“For years we’ve set goals, but they lacked follow-through,” says Will, also a senior pastor at one of the church’s five locations. “In this new approach, we moved to grander goals and dreams, those that require cross-departmental cooperation. We’re doing fewer things, but larger—a philosophy of less is more.

“Our staff is at the healthiest place they’ve been in our 16 years as a church.”

Read more at … http://leadnet.org/performance-incentives-fuel-church-staff-to-stronger-results/

INNOVATION & How Robert H Schuller Shaped Your Ministry #WarrenBird

By Warren Bird, LeadNet, 7/27/15.

SCHULLER4.jpgRobert H. Schuller, left, during the celebration service for the installation of his son Robert A. Schuller (with wife Donna next to him) as senior pastor at Crystal Cathedral in 2006.

“Possibility thinker” and pioneering pastor Robert H. Schuller died April 2, 2015, at age 88. Bold, creative, charismatic and controversial, his life and legacy drew immediate major coverage in both the mainstream press and evangelical stalwarts like Christianity Today.

What most people don’t realize is how much Schuller influenced today’s church, not just the megachurch movement, but churches of all sizes and styles. Few congregations today offer church services in drive-in theaters, where Schuller started, nor do many build architectural wonders like Schuller’s inspirational Crystal Cathedral, yet Schuller’s impact is significant and widespread. As Leadership journal pointed out back in 1997, Schuller was the first in the modern era to:

• Call his denominational church a “community church,” since he felt most seekers didn’t understand or relate to a denominational label.

• Rename a sermon as a “message.”

• Use a nontraditional setting for church worship—in his case, a drive-in theater, followed by a drive-in church.

• Conduct door-to-door research, asking, “Why don’t you go to church?” and “What do you want in a church?” (which Schuller describes in his book, Your Church Has Real Possibilities).

• Use marketing strategies to reach nonchurched people (he did so about the time George Barna was born).

• Train pastors in leadership (Institute for Successful Church Leadership, 1969, later named the Robert H. Schuller Institute for Successful Church Leadership).

• Televise a weekly church service, the “Hour of Power,” starting in 1970 and not missing a week for decades, a program which conducted many format experiments such as interviews with high-visibility guests…

Reed more at … http://leadnet.org/how-robert-h-schuller-shaped-your-ministry/

TRANSITION & Leadership Succession Basics

by Bob Whitesel Ph.D., 7/16/15.

Below is my commentary and some notes I’ve taken (and with which my consulting experience can confirm) on my friend Warren Bird’s book with William Vanderblomen: Next: Pastoral Succession That Works (Baker Books, 2014).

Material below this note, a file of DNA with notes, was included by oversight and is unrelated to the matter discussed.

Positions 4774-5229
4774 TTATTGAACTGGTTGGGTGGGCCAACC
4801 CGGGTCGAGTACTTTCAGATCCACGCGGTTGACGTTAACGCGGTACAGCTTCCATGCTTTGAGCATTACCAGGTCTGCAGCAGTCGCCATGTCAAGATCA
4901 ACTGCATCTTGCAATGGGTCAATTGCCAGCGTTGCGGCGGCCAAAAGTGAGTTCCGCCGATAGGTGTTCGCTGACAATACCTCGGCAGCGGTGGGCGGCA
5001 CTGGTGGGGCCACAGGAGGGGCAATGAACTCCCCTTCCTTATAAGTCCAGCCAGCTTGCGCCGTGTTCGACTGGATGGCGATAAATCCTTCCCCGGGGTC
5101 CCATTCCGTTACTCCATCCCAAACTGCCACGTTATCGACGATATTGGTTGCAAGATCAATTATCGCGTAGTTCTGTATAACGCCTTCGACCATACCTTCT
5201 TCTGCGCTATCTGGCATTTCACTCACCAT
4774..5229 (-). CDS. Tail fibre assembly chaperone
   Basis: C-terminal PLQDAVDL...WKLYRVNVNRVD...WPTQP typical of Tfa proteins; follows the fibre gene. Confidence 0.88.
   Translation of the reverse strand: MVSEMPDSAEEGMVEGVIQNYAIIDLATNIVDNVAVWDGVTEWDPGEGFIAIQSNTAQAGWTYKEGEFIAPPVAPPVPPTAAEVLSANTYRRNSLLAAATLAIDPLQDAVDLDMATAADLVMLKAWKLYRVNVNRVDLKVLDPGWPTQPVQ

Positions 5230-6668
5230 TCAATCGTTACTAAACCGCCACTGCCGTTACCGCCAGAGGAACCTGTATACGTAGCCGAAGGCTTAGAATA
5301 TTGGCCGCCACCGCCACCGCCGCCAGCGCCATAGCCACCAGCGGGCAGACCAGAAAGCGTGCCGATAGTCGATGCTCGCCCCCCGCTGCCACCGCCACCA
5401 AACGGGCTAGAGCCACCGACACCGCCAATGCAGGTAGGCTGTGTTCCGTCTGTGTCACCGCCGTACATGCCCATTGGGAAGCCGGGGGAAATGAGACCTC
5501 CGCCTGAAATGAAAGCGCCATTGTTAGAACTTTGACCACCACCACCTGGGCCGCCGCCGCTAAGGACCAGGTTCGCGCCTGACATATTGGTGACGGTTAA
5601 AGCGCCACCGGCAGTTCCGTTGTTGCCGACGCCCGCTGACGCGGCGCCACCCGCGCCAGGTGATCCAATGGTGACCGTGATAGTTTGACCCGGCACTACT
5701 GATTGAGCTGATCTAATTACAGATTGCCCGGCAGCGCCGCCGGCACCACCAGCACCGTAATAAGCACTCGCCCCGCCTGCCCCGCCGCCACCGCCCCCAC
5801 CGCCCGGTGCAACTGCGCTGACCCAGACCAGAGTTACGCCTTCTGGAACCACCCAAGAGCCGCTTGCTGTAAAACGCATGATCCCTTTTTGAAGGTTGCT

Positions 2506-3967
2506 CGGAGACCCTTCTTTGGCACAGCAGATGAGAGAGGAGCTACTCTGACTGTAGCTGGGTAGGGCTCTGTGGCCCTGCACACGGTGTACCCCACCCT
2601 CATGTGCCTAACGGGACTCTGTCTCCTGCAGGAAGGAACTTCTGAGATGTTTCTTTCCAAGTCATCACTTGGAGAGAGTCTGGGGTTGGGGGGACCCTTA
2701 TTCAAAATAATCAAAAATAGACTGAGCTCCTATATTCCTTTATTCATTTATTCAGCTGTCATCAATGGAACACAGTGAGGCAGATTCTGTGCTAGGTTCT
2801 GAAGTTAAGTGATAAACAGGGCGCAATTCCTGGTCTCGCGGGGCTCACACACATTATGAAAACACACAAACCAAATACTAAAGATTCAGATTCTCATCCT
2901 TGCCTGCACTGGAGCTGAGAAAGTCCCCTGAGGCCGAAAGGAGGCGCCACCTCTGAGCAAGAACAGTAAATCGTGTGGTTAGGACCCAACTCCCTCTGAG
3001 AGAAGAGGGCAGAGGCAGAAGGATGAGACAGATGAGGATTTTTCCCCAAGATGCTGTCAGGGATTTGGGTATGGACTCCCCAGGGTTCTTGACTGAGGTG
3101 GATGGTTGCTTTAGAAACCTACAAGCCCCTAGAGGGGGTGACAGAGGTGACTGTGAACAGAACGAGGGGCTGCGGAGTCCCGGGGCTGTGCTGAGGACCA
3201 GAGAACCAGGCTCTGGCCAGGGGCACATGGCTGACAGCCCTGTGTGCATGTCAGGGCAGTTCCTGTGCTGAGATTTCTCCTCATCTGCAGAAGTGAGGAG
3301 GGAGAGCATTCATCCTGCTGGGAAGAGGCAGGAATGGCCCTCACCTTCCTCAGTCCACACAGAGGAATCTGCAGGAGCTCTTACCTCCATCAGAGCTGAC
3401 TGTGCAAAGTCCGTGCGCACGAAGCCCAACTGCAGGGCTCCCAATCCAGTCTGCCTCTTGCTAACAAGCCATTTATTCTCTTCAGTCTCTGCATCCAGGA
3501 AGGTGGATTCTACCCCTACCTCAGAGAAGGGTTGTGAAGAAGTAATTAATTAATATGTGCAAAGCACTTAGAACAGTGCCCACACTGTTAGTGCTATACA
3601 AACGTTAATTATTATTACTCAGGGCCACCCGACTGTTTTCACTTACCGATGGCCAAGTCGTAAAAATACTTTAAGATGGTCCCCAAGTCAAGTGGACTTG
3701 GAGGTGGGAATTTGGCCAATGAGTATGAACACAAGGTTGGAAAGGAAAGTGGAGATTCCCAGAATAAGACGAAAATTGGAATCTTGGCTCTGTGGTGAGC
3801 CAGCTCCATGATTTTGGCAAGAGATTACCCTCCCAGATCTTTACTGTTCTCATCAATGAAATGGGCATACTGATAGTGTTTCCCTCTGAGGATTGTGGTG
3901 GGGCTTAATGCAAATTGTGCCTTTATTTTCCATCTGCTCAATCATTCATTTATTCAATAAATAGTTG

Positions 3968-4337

8 year average senior pastor tenure with 18 years avg. senior pastor career (Bird, Vanderblomen, 22)

Principles (p. 30).
> The Bible teaches models of succession.
> Every leader is an interim.

Succession plans keep the church healthy and prevent personality cults regardless of the type of succession plan: emergency, nonemergency yet unforeseen departure, and retirement (pp 33-34).

Founders syndrome (ch. 7): Long term pastorates usually lead to healthier churches. A new culture and a new team is required in second generation pastors.

Unintentional interims (ch. 12): Without ongoing succession planning and a current succession plan, well-meaning team members may become unintentional interims. This usually does not go well because unintentional interims have been team players rather than team leaders. Planning for succession also prevents a leader unintentionally becoming a sacrifice pastor.

Where to look for succession pastors (ch. 14). A leader who is sensitive to the current organizational culture plus understands the emerging organizational culture culture and is a slightly smaller organization is the best leader to choose.

How much it will cost (ch. 15). Bird and Vanderblomen make the argument that whatever the cost, it is usually worth it. Of course Vanderblomen leads a highly successful and professional search firm

How to know when it is time to leave (ch. 4). Due to a need for security, leaders often decide too late that it’s time to live leave. Hence a succession plan in advance helps everyone see the direction of the organization and helps them plan ahead. On a bell curve growth chart this would be about the middle of the plateau at least.

“Ten commandments” of succession planning (ch. 2). Below is their very helpful infographic. I recommend you buy the book for the many helpful details.

image

MEGACHURCHES & a chart that shows their pastors cover a wide range of ages